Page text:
In recent years, some Christians have expressed concerns about Halloween and possible connections to Satanism, etc..
Halloween has been around a long time in European culture and then to America.
The actual term comes from All Hallows’ Day or All Saints Day. The word “hallow” is used in the LORD's prayer, “hallowed be thy name” – or holy is your name.
Actual origins are not entirely clear … but it likely predates the Christianizing of Europe. Perhaps a Celtic festival of some sort, but having nothing to do with Satanic practices. In both pre-Christian and Christian Europe, dressing up was an attempt to scare away evil spirits, mostly in good fun – sort of catching them in their own game!
In America, Halloween was largely a night of pranks – tipping over outhouses, etc.. But in mid-20th century, costuming and begging for treats became the predominant practice.
Dressing up and going through the neighborhood begging for sweets is now a childhood ritual that’s perfectly harmless. Christians needn’t be afraid of such things.
Parents might monitor the costumes for the blood and gore effect, age-appropriate and just plain appropriate – there are plenty of costumes available for all ages that are fun and entertaining, even scary.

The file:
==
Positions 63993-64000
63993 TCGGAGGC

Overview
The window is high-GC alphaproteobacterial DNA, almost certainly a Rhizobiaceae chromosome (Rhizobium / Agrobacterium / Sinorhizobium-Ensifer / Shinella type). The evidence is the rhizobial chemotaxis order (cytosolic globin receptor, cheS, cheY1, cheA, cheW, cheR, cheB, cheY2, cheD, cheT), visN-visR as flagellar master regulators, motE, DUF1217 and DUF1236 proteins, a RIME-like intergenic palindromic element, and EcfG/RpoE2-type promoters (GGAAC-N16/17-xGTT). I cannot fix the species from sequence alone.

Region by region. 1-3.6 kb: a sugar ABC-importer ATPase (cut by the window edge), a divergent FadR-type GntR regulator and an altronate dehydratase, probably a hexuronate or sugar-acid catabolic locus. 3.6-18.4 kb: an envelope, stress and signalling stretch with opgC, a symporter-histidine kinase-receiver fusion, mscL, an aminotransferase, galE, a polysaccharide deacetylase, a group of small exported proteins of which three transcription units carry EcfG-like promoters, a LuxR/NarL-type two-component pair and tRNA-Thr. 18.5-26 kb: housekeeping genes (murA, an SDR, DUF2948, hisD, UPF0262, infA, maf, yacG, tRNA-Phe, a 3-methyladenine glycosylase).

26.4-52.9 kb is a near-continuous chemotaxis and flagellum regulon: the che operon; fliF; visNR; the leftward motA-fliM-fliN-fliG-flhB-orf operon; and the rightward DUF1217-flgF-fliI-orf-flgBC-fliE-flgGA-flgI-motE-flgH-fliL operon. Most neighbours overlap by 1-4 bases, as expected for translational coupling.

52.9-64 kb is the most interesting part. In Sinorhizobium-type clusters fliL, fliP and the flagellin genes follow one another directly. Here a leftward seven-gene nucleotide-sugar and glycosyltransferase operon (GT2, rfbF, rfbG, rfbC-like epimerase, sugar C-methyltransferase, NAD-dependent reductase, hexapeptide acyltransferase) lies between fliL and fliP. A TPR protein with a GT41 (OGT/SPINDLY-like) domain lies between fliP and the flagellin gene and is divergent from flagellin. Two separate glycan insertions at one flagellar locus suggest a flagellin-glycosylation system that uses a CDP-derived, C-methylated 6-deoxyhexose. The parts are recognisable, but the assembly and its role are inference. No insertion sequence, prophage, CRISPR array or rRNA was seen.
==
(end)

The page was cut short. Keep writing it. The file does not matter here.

I think it’s a good idea for parents to accompany their children – make this a fun family night. Go out with the children, meet your neighbors, and invite grandparents or friends over for pumpkin pie or ice cream treats. Children quickly outgrow Halloween, but until they do, we can all have fun with them.
There are no monsters under the bed and no ghouls hiding in the closet.
The real monsters are poverty, war and environmental degradation.
By loving our children, and giving them a sense of confidence, we prepare them for adulthood where they will have to face difficult choices and serious challenges.
Until then, a part of successful growing-up is having fun, participating in holidays and other such national pastimes and learning to enjoy life.
As in all things, moderation … lots of parental involvement … and a home filled with love.
A child who goes to bed at night knowing they are loved will acquire the skills needed for life and the courage to face life’s challenges.
Until then, Boo!